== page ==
163
pmn^dt
THE SIX BASIC TONAL SERIES
mn^sdt
pn^sdt
^^
'SSl.
4'^"0° i.
^^
^
^^M
tec
3 3 I
pm^nd
3 3 I
I 2 3
^
2 3 ♦ 3 I 2 3 I 2
£Vt2
xx:
^
fc^ e
IXS
4 3 ♦
4 4
pmnsdt
fe°*^
2 2 4
p^mns^
4 2 4
33l
^^^S
rro
'^^ii
^^
4 2 I
mns^d 2
4 2 I
fe^
bo (> c^ , '>^
6 13 6
p^msdt
I 3
2 2 3
pmsd^ t
4
2 2 3
* i i fi i i R ♦
eeO:?^=ec
P^
^'^^
I I 2
I I 2
251 251* 116 116
p^m^nd pm^n^d pm^nd^
» tf ogo " I iij ^ w
Play the tetrads of Example 217 as indicated in previous
chapters, listening to each carefully and experimenting with
different positions and doublings.
164
Part 11
CONSTRUCTION OF HEXADS
BY THE SUPERPOSITION
OF TRIAD FORMS
22
Projection of the Triad pmn
Having exhausted the possibilities of projection in terms of
single intervals we may now turn to the formation of sonorities
—or scales— by the superposition of triad forms. For reasons
which will later become apparent, we shall not project these
triads beyond sixtone chords or scales, leaving the discussion
of the scales involving more than six tones to a later section.
We have found that there are five triads which consist of three
different intervals and which exclude the tritone : pmn, pns, pmd,
mnd, and nsd. Each of these triads projected upon its own tones
will produce a distinctive sixtone scale in which the three
intervals of the original triad predominate.
Beginning with the projection of the major triad, we form the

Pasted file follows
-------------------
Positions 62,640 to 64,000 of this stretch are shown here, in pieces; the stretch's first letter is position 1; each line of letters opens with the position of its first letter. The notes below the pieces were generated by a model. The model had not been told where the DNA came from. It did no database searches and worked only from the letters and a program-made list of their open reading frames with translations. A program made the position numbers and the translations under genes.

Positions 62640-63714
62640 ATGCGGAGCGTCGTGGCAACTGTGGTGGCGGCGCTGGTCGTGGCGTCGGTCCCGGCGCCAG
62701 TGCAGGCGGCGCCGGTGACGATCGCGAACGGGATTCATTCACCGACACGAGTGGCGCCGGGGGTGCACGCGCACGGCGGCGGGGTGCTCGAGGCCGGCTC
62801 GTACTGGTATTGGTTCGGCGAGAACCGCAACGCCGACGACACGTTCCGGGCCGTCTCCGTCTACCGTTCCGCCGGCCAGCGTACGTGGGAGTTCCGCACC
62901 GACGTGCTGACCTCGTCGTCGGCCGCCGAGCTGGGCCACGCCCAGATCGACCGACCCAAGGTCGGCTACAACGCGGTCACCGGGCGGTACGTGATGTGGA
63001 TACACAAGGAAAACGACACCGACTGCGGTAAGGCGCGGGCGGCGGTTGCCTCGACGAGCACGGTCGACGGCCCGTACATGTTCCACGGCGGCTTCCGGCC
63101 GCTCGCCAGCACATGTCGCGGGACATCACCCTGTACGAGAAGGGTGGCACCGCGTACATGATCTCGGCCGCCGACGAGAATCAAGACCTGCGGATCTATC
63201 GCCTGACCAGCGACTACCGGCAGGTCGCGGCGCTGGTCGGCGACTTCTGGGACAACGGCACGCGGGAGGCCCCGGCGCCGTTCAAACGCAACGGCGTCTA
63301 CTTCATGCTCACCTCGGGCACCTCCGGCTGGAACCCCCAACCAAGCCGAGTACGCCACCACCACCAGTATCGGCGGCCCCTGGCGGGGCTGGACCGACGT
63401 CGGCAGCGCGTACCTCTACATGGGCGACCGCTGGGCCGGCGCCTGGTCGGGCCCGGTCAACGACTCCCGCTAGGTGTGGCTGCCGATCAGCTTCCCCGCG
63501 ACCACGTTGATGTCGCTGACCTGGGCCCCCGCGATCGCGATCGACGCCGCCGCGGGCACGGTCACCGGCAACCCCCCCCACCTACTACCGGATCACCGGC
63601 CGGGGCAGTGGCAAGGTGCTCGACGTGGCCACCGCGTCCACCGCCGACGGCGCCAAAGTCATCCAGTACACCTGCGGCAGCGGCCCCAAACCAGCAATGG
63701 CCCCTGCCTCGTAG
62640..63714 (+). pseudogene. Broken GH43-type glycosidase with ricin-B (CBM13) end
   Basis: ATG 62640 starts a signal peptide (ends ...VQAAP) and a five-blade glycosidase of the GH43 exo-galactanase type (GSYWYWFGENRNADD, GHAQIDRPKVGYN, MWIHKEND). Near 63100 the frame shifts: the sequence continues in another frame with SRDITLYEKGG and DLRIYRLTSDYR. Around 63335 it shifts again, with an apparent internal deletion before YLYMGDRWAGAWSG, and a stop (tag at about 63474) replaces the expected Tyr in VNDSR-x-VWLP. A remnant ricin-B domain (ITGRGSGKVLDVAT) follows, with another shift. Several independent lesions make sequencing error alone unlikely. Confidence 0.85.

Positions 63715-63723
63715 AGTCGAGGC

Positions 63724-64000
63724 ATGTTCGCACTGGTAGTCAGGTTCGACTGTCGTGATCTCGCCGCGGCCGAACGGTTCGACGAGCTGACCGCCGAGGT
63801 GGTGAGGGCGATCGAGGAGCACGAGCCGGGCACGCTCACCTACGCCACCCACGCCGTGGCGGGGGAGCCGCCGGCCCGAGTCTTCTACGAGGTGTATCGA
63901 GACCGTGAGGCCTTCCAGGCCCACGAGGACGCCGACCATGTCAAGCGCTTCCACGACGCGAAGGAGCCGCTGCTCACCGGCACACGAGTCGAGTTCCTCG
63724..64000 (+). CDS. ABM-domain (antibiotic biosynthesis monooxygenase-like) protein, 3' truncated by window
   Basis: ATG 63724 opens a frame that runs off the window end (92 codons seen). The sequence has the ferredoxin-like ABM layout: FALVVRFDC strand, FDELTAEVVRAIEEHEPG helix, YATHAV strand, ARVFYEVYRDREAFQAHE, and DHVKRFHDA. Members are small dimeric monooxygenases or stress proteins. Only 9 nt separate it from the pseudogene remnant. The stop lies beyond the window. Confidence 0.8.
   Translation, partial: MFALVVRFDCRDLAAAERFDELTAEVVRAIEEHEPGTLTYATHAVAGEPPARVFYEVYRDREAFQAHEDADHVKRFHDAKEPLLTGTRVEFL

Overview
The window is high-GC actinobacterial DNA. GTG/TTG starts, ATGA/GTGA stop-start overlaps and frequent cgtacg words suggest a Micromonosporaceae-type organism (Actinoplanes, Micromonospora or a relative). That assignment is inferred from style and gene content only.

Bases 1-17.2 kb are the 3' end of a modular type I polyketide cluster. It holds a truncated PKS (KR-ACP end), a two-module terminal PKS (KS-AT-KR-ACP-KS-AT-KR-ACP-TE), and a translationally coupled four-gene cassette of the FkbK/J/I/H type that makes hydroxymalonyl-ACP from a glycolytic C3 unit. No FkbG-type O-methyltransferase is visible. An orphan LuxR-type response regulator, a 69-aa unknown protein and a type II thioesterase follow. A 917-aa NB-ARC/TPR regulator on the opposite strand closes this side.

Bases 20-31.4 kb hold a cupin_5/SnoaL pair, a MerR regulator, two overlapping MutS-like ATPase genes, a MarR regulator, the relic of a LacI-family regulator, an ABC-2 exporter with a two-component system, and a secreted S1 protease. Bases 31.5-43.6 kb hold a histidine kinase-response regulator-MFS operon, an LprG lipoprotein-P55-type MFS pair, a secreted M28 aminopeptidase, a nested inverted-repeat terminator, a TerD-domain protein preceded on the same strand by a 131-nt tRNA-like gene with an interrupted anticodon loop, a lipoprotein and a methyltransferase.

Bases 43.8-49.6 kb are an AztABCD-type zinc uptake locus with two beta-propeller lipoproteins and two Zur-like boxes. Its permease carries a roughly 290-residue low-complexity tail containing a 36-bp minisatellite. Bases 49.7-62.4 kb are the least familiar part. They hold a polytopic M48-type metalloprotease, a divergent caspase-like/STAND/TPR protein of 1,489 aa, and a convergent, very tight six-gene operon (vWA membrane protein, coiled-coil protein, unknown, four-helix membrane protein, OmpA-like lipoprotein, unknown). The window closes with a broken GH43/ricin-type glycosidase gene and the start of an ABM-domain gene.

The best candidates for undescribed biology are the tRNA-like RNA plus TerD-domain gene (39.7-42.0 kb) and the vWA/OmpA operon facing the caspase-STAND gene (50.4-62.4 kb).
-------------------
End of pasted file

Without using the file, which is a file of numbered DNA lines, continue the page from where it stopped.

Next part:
major triad upon C— CEG— and superimpose another major
triad upon its fifth, producing the second major triad, GBD.
This gives the pentad C2D2E3G4B, p^m^n^s^d, which has already
appeared in Chapter 5, page 47, as a part of the perfectfifth
projection:
Example 221
.Pentad p^m^n^s^d
i i f i J J ' g
« pmn @ p = 2 2 3 4
* The symbol pmn @ p should be translated as "the triad pmn projected at
the interval of the perfect fifth."
167
SUPERPOSITION OF TRIAD FORMS
We then superimpose a major triad on the major third of the
original triad, that is, EG#B, producing in combination with
the first triad, the pentad C4E3GiG}t:3B, p^m^n^(P (which we have
aheady observed as a part of the majorthird projection ) :
Example 222
Pentad p^m'^n^d^
fc
Hi J J jjj ^
pmn @ m =
I 3
The triad on E and the triad on G together form the pentad
EgGiGJfsBaD, p^m^n^sdt (which we have observed as a part of
the minorthird projection ) :
Example 223
Pentad p^m^n^sdt
4
pmn @ n =
I 3 3
The combined triads on C, E, and G form the sixtone major
triad projection CsDoEsGiGJsB, p^m^n^s^dH:
Example 224
pmn Hexod p^m'^n^s^d^f
— a —
2 2
^
The chief characteristic of this scale is that it contains the
maximum number of major triads. Since these triads are related
at the intervals of the perfect fifth, the major third, and the
minor third, the scale as a whole is a mixture of the materials
from the perfectfifth, majorthird, and minorthird projections
and has a preponderance of intervals of the perfect fifth, major
third, and minor third.
168
PROJECTION OF THE TRIAD pmU
The majortriad projection adds no new triads or tetrads. It
contains, in addition to the pentads aheady mentioned (com
binations of two major triads at the intervals of the perfect fifth,